The Indigenous Honey Bees in the Himalayas: A Community Based Approach to Conserving Biodiversity and Increasing Farm Productivity
The ‘Promotion and Development of Bee Keeping through Preservation and Conservation of Apis Cerana’ has been RUWDUC’s first project. This project aimed to develop a sustainable small-scale industry that would generate income and contribute to the improvement of the livelihoods of the poor farmers of the Far West. Environmentally friendly, this program required minimal capital outlay, little time and virtually no land.
With financial and technical support provided by the International Center for Integrated Mountain Development (ICIMOD) the bee-keeping programme was launched at Ugratara VDC, Dadeldhura from 23 March 1996. Men and women farmers from the area were trained in modern bee keeping techniques. Consequently, there was a substantial increase in the amount of honey and wax produced resulting in additional much needed income for the farmers. The trainees formed groups and have established a Demonstration Apiary run by the farmers themselves, which develops bee colonies for extension and promotion of bee keeping in the area.
Due to the success and impact of the past activities the project has been extended by ICIMOD. Entitled ‘The Indigenous Honey Bees in the Himalayas: A Community Based Approach to Conserving Biodiversity and Increasing Farm Productivity’. Its main activities were to promote sustainable management of Apis cerana and other indigenous honeybees in the Hindu Kush Himalayas, that can be applied by mountain communities and contribute to the conservation of bio-diversity and diversity of honeybees, as well as farm productivity. The other part focused on action research and development aspects in Nepal.
- Increase knowledge and understanding of apiculture with indigenous honeybee species by providing training and networking with other beekeeping agencies.
- Conduct research on selection and multiplication of Apis Cerana, issues of crop pollination and indigenous honeybees and communities dependant on them.
- Develop a sustainable small-scale industry that would generate income for the beekeeping farmers.
The programme was conducted in Bagarkot, Ajayameru, Samejee, Manilekh, Navadurga, Kailpalmandu, Ashigram, Ganeshpur, Belapur, Alital, Sirsha VDCs and Amargadhi Municipality.
Information Collection on Indigenous honeybees for Selection and Queen Rearing Programme: Data was collected on a monthly basis for two years for research from all the 355 bee colonies of Alital VDCs. There was an increase from the initial number of 355 bee colonies to 600 bee colonies due to this programme. There was also a tremendous increase in the production of honey compared to the initial stage of the programme. Initially the production of honey used to be approximately 250 kilos per year whereas after the programme the production of honey was approximately 1200 kilos per year.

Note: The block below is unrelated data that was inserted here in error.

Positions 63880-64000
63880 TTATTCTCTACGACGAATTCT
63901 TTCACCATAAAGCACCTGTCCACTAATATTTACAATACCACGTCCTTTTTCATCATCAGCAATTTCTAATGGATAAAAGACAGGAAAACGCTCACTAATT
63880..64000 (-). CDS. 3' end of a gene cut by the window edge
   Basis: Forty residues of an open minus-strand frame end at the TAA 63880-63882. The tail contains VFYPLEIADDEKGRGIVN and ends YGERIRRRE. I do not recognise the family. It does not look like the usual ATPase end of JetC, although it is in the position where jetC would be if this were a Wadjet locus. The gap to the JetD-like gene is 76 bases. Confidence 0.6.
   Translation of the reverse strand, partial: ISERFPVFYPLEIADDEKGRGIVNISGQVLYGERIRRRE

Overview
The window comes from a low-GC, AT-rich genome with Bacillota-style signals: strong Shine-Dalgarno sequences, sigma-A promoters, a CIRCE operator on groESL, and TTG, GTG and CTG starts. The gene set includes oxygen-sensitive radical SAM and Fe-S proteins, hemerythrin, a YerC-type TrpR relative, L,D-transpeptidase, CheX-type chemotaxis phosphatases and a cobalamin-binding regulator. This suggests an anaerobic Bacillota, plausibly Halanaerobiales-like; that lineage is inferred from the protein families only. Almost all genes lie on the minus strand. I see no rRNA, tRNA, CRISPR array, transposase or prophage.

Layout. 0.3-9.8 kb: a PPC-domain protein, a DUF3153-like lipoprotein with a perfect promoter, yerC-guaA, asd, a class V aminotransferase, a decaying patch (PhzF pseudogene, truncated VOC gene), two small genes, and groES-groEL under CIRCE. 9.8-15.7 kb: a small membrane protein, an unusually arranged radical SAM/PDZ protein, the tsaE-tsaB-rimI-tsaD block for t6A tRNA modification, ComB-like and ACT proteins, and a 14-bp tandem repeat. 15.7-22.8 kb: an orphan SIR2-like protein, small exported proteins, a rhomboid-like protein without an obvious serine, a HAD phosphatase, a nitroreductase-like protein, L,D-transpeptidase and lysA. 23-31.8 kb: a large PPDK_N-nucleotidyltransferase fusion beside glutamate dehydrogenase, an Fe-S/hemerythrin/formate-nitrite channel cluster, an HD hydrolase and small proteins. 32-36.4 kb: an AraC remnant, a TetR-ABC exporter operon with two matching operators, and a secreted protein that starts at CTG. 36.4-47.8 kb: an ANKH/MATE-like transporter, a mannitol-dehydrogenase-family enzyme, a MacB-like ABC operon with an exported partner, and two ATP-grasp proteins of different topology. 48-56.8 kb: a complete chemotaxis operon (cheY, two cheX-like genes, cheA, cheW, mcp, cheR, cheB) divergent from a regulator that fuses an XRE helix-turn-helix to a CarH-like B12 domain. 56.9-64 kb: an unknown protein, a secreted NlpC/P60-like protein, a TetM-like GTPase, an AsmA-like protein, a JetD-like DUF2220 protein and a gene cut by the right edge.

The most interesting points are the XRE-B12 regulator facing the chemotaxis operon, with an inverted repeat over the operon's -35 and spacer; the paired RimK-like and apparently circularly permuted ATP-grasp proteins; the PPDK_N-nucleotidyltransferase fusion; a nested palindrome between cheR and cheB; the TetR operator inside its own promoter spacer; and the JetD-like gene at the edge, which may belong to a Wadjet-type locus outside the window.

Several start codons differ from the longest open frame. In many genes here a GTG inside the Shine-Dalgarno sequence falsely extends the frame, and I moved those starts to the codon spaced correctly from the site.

Training and extension programme: 400 farmers both men and women from the target areas were trained in modern bee keeping techniques, hive making training, on the spot bee awareness programme, queen rearing training, beekeeping and seasonal management training, wax processing and candle making trainings and pollination demonstration.
Market study and micro-enterprise development / Action Plan: Questionnaires were developed by ICIMOD for market study and micro-enterprise development. The data for these questionnaires were collected from all the beekeepers and submitted to ICIMOD. A bee keeping shop was also established in the municipality by RUWDUC. Bee keeping stalls were also kept to display the beekeeping products for both demonstration and sale during various functions in Dadeldhura and Kathmandu.
Training of Trainers on Queen Rearing Training: ICIMOD funded a 15-day TOT on queen rearing, which was conducted by an NGO in Kulu Valley (India) for the district staff. This training was in turn provided to the bee keeping farmers of the target areas by that staff.
Observation program: ICIMOD organized a 10-day visit for the project staff and bee keeping lead farmers to visit an NGO in Nilgiri Hills (South India) for experience sharing and learning about their marketing programme (processing, labeling and packaging honey).
Time Frame: March 1996 – July 2001